John Milton was an English poet, polemicist, a scholarly man of letters, and a civil servant for the Commonwealth (republic) of England under Oliver Cromwell. He wrote at a time of religious flux and political upheaval, and is best known for his epic poem Paradise Lost.
Milton's poetry and prose reflect deep personal convictions, a passion for freedom and self determination, and the urgent issues and political turbulence of his day. Writing in English, Latin, and Italian, he achieved international renown within his lifetime, and his celebrated Areopagitica, (written in condemnation of pre-publication censorship) is among history's most influential and impassioned defenses of free ... more »
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John Milton Poems
On His Blindness
When I consider how my light is spent Ere half my days in this dark world and wide, And that one talent which is death to hide Lodg'd with me useless, though my soul more bent
How Soon Hath Time
How soon hath Time, the subtle thief of youth, Stoln on his wing my three and twentieth year! My hasting days fly on wtih full career, But my late spring no bud or blossom shew'th.
Paradise Lost: Book 01
Of Man's first disobedience, and the fruit Of that forbidden tree whose mortal taste Brought death into the World, and all our woe, With loss of Eden, till one greater Man
HAIL holy light, ofspring of Heav'n first-born, Or of th' Eternal Coeternal beam May I express thee unblam'd? since God is light, And never but in unapproached light
Hymn on the Morning of Christ's Nativity
IT was the Winter wilde, While the Heav'n-born-childe, All meanly wrapt in the rude manger lies; Nature in aw to him
At a Solemn Music
Blest pair of Sirens, pledges of Heav'n's joy, Sphere-born harmonious Sisters, Voice and Verse, Wed your divine sounds, and mixt power employ Dead things with inbreath'd sense able to pierce,
What needs my Shakespear for his honour'd Bones, The labour of an age in piled Stones, Or that his hallow'd reliques should be hid Under a Star-ypointing Pyramid?
In this Monody the author bewails a learned Friend, unfortunately drowned in his passage from Chester on the Irish Seas, 1637; and, by occasion, foretells the ruin of our corrupted Clergy, then in
HENCE, vain deluding Joys, ............The brood of Folly without father bred! How little you bested
HENCE, loathed Melancholy, ............Of Cerberus and blackest Midnight born In Stygian cave forlorn
Fly, envious Time, till thou run out thy race, Call on the lazy leaden-stepping hours, Whose speed is but the heavy plummet's pace; And glut thyself with what thy womb devours,
Another On The Same
Here lieth one who did most truly prove, That he could never die while he could move, So hung his destiny never to rot While he might still jogg on, and keep his trot,
On His Deceased Wife
METHOUGHT I saw my late espoused Saint Brought to me like Alcestis from the grave, Whom Joves great Son to her glad Husband gave, Rescu'd from death by force though pale and faint.
An Epitaph on the Admirable Dramatic Poe...
What needs my Shakespeare for his honored bones The labor of an age in piled stones? Or that his hallowed reliques should be hid Under a star-ypointing pyramid?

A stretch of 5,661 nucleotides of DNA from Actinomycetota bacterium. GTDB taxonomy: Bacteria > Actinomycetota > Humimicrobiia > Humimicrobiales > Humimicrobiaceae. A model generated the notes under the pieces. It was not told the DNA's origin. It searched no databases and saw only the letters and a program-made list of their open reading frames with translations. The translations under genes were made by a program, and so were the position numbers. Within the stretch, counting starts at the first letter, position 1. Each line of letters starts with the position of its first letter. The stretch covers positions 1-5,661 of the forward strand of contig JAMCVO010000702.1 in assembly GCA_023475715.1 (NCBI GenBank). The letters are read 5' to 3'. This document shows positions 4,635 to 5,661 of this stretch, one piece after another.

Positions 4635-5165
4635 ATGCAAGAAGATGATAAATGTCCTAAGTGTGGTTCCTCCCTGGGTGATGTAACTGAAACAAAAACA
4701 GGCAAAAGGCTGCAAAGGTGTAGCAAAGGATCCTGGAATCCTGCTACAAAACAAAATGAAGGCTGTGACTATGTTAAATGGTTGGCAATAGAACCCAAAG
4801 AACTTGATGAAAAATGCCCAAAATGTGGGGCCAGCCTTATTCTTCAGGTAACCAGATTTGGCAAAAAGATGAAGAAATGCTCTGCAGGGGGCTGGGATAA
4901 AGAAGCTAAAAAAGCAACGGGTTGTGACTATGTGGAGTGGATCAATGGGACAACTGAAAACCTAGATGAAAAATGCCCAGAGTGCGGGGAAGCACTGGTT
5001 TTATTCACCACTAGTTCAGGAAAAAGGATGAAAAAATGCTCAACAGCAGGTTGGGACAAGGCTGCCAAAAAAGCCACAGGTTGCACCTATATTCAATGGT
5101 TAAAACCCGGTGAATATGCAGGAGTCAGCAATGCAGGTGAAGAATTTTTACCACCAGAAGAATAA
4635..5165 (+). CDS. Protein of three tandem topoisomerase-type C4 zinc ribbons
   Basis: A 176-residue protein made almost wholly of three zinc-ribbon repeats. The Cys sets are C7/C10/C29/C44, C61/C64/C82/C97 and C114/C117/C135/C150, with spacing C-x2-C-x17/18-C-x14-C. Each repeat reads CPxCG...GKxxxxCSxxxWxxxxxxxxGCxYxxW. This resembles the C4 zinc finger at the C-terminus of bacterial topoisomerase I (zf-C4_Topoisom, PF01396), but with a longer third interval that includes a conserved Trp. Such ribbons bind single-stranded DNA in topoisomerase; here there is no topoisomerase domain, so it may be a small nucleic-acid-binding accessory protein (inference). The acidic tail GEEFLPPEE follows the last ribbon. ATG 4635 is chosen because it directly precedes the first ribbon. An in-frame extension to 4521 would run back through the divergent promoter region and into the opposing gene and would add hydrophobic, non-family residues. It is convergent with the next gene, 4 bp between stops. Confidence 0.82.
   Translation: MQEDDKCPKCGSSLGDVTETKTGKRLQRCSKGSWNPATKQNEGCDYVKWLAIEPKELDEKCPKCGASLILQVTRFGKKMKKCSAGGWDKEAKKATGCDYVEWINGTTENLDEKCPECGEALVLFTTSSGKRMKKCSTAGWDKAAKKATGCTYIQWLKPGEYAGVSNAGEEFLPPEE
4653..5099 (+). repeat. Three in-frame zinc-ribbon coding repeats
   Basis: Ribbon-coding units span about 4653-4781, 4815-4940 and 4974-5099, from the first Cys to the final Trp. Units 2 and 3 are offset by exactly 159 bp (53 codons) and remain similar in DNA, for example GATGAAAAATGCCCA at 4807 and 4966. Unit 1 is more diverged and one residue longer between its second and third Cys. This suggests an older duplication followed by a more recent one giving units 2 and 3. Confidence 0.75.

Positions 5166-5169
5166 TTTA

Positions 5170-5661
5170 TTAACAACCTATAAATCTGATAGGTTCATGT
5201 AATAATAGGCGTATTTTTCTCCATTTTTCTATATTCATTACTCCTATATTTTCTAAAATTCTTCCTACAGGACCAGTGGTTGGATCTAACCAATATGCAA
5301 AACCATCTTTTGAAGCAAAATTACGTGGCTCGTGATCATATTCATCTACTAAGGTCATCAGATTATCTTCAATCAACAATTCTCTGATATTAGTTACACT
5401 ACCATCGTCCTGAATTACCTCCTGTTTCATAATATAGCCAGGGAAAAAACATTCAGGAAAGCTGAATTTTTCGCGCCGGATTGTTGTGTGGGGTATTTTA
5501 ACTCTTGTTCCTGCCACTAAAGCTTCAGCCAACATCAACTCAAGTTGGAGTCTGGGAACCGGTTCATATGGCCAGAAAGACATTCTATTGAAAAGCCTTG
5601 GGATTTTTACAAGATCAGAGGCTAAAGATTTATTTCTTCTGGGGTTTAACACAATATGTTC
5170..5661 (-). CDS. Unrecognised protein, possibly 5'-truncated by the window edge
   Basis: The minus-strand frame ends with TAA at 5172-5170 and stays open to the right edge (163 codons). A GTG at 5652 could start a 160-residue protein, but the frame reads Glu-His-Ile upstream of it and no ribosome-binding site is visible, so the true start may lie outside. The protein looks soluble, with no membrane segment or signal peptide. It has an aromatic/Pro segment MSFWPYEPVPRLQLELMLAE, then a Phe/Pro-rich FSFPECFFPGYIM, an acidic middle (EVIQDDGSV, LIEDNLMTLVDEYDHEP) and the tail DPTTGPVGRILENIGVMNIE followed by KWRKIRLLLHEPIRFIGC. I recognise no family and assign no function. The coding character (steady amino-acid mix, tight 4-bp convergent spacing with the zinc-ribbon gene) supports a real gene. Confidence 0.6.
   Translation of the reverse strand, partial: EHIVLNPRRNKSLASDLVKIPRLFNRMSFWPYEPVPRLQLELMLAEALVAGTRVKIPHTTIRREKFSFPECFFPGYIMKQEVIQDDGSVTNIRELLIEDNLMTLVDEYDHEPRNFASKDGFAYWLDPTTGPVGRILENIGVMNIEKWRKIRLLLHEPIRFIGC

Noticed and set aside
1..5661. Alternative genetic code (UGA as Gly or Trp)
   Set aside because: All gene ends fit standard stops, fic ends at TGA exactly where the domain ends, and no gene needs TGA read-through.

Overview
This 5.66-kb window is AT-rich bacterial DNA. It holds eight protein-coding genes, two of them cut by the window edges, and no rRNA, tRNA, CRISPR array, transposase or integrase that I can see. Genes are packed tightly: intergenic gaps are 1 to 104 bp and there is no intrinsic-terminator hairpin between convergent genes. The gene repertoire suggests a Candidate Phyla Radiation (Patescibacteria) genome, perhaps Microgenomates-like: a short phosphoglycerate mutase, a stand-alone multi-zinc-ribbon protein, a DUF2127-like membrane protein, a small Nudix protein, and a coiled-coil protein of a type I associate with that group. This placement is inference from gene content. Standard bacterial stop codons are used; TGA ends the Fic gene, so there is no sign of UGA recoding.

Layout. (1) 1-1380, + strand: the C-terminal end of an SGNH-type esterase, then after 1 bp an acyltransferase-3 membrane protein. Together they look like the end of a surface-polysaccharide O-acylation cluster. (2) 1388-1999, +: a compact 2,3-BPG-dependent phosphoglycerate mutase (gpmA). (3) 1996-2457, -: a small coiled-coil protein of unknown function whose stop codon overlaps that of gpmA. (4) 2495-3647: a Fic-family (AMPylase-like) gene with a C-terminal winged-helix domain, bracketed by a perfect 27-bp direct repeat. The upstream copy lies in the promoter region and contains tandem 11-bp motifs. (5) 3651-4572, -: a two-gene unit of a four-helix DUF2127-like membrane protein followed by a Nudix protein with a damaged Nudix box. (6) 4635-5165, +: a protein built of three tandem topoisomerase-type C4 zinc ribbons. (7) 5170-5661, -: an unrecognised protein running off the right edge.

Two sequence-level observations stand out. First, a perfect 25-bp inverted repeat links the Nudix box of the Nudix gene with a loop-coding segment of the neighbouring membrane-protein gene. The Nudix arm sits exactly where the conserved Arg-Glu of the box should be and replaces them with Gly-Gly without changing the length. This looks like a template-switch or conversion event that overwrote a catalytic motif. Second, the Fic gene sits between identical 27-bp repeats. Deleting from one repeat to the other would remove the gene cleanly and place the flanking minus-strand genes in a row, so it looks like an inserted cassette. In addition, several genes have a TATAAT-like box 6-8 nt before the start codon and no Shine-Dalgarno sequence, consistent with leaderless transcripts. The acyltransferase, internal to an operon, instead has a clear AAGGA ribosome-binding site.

Quotationsmore quotations »
''None can love freedom heartily, but good men; the rest love not freedom, but licence.''John Milton (1608-1674), British poet. repr. In Complete Prose Works of Milton, ed. Ernest Sirluck (1959). The Tenure of Kings and Magistrates (1649)....
''No man who knows aught, can be so stupid to deny that all men naturally were born free.''John Milton (1608-1674), British poet. repr. In Complete Prose Works of Milton, ed. Ernest Sirluck (1959). The Tenure of Kings and Magistrates (1649)....
A man may be a heretic in the truth; and if he believe things only because his pastor says so, or the assembly so determines, without knowing other reason, though his belief be true, yet the very trut...John Milton (1608-1674), British poet. Areopagitica: a Speech for the Liberty of Unlicensed Printing to the Parliament of England (1644).
I cannot praise a fugitive and cloistered virtue, unexercised and unbreathed, that never sallies out and sees her adversary, but slinks out of the race where that immortal garland is to be run for, no...John Milton (1608-1674), British poet. Areopagitica: a Speech for the Liberty of Unlicensed Printing to the Parliament of England (1644).
''Give me the liberty to know, to utter, and to argue freely according to conscience, above all liberties.''John Milton (1608-1674), British poet. Areopagitica: a Speech for the Liberty of Unlicensed Printing to the Parliament of England (1644).
(4 April 1928 - 28 May 2014)
(March 26, 1874 – January 29, 1963)
(10 December 1830 – 15 May 1886)
(26 April 1564 - 23 April 1616)
(12 July 1904 – 23 September 1973)
Edgar Allan Poe
(19 January 1809 - 7 October 1849)
(1 February 1902 – 22 May 1967)
(31 May 1819 - 26 March 1892)
(31 October 1795 – 23 February 1821)
On His Blindness
When I consider how my light is spent
Ere half my days in this dark world and wide,
And that one talent which is death to hide
Lodg'd with me useless, though my soul more bent
To serve therewith my Maker, and present
My true account, lest he returning chide,
"Doth God exact day-labour, light denied?"
I fondly ask. But Patience, to prevent
That murmur, soon replies: "God doth not need
Either man's work or his own gifts: who best
Bear his mild yoke, they serve him best. His state
Is kingly; thousands at his bidding speed
And post o'er land and ocean without ...